Florida: Specialized Alzheimer’s Adult Daycare, Level Two (345)Page 15 of 18

14. Safety: New and Proven Technologies

Cognitive decline, as well as sensory changes in vision, hearing, and proprioception* increase the risk of accident and injury in older adults with dementia. Increasingly, technology has become a potential resource for improving safety and supporting independence.

*Proprioception: a sense or understanding of the position and movement of our bodies in space.

Assistive technologies are fast becoming a fundamental pillars of health strategies. They include any product or technology-based service that enables people of all ages with activity limitations in their daily life, education, work, or leisure (Pappadà et al., 2021).

For people with dementia, assistive technologies—such as GPS devices—can increase autonomy and reduce the risks associated with wandering. They can also support and sustain people's cognitive abilities—those required to accomplish necessary daily activities (Pappadà et al., 2021).

Assistive technologies and devices can delay institutionalization or reduce the number of severe clinical cases requiring admission to care homes. Technology can also be useful when a person with dementia is admitted—it can allow for easier communication between residents and relatives and help a person overcome social barriers (Pappadà et al., 2021).

14.1 Prevention

Many caregivers (as well as healthcare providers and workers) fail to recognize the importance of prevention when caring for older adults living with dementia. Creating a safe environment supports person-centered care, encourages independence, and reduces caregiver burden.

Safety is a joint responsibility, which should cover environmental safety, infection prevention, emergency procedures, handling of hazardous materials and chemicals, and creation of a disaster plan. The building’s design should include safety features such as grab bars, ramps, wandering paths with ample seating, standing stations for exercise and stretching, and features that encourage independence while also ensuring safety.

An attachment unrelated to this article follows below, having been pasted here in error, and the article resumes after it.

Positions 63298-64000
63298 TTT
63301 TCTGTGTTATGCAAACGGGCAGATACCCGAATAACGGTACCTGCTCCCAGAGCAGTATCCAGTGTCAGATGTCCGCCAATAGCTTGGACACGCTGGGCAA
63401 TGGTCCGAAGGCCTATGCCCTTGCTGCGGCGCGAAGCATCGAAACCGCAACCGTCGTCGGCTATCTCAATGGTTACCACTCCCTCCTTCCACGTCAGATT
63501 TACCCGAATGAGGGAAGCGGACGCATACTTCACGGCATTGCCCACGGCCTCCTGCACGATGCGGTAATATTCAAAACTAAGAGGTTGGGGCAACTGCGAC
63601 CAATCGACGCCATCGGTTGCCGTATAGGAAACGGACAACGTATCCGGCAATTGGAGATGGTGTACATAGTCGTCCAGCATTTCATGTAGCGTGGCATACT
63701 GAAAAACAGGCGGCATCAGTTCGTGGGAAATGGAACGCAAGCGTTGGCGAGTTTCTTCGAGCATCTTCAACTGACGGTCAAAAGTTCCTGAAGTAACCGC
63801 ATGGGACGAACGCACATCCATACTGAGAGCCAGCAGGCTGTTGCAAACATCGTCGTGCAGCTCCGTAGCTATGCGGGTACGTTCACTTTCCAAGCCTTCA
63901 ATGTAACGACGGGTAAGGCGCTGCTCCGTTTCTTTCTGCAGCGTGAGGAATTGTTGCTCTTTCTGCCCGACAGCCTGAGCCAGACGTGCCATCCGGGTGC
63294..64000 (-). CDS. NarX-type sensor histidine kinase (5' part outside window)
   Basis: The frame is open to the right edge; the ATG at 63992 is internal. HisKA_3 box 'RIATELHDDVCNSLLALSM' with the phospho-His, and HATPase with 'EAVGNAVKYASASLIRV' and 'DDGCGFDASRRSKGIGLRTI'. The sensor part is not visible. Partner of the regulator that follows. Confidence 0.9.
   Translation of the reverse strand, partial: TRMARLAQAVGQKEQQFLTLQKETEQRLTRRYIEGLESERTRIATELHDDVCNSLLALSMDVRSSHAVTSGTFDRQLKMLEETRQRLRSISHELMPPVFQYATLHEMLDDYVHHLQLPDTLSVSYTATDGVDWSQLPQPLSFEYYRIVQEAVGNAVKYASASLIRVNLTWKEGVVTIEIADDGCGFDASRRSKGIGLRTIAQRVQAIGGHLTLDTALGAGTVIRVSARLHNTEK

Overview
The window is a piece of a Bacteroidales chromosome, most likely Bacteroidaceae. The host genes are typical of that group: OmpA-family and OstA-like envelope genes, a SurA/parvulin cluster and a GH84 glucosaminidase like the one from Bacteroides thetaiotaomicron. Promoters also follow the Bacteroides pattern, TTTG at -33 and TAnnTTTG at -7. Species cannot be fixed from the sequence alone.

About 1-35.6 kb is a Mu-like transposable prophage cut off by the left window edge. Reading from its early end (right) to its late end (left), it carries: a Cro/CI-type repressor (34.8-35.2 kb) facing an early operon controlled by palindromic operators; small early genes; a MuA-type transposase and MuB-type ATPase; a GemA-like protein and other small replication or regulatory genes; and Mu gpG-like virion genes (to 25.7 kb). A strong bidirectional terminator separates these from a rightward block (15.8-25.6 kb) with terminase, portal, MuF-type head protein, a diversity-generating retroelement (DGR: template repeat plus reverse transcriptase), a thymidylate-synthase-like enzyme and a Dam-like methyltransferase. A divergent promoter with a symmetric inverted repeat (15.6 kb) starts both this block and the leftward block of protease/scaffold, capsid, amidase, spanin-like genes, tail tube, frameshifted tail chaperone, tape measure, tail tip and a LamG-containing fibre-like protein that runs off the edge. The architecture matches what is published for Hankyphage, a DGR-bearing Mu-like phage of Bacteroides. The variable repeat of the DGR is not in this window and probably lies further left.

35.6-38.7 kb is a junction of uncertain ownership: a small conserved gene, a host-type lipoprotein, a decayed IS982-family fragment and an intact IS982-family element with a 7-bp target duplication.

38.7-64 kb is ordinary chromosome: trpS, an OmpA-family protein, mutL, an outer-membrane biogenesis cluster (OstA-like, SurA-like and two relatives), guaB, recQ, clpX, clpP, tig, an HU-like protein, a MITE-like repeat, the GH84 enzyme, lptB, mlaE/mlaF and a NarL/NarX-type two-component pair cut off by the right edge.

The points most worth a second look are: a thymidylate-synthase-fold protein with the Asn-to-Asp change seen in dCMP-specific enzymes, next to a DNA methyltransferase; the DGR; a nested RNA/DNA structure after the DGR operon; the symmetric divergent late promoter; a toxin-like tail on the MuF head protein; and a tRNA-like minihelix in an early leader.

Preventable deaths can be cause by poisonings, falls, choking, drowning, and home fires. For someone with dementia, isolation, decreased mobility, and polypharmacy are also safety concerns. Medication management is often overlooked as a safety issue even though many medications affect balance, cognition, and judgement. Medical issues such as urinary urgency, constipation, skin breakdown, anxiety, and depression can lead to injuries and accidents if not properly managed.

14.2 Elements of a Safe Environment

Safety is the ability to keep a person safe from harm. A safe environment is one in which a person is protected from anything that is likely to cause injury. Caregivers must (1) think prevention, (2) adapt the environment, and (3) minimize dangers.

Specialized adult day care centers must consider the safety needs unique to a clientele experiencing cognitive decline. This means the center must address wandering, falls, aggressive behaviors, swallowing disorders, food preferences, and transportation safety. Centers can also enhance safety by providing caregiver training and information about assistive equipment, transfer techniques, and safety planning in the home.

A day care center can provide a feeling of safety for clients and their family members. In a Norwegian study involving 17 family caregivers of people with dementia who attended an adult day care program, caregivers described the center as a service that represented something safe and routine for the person with dementia. Family caregivers reported feeling a sense of relief and shared responsibility because the day care center addressed social and nutritional needs, while providing physical activity, structure, and variety for the person with dementia. Caregivers reported feeling feel safe because staff knew their loved one’s situation and condition and provided information about other relevant resources in the community (Tretteteig et al., 2017).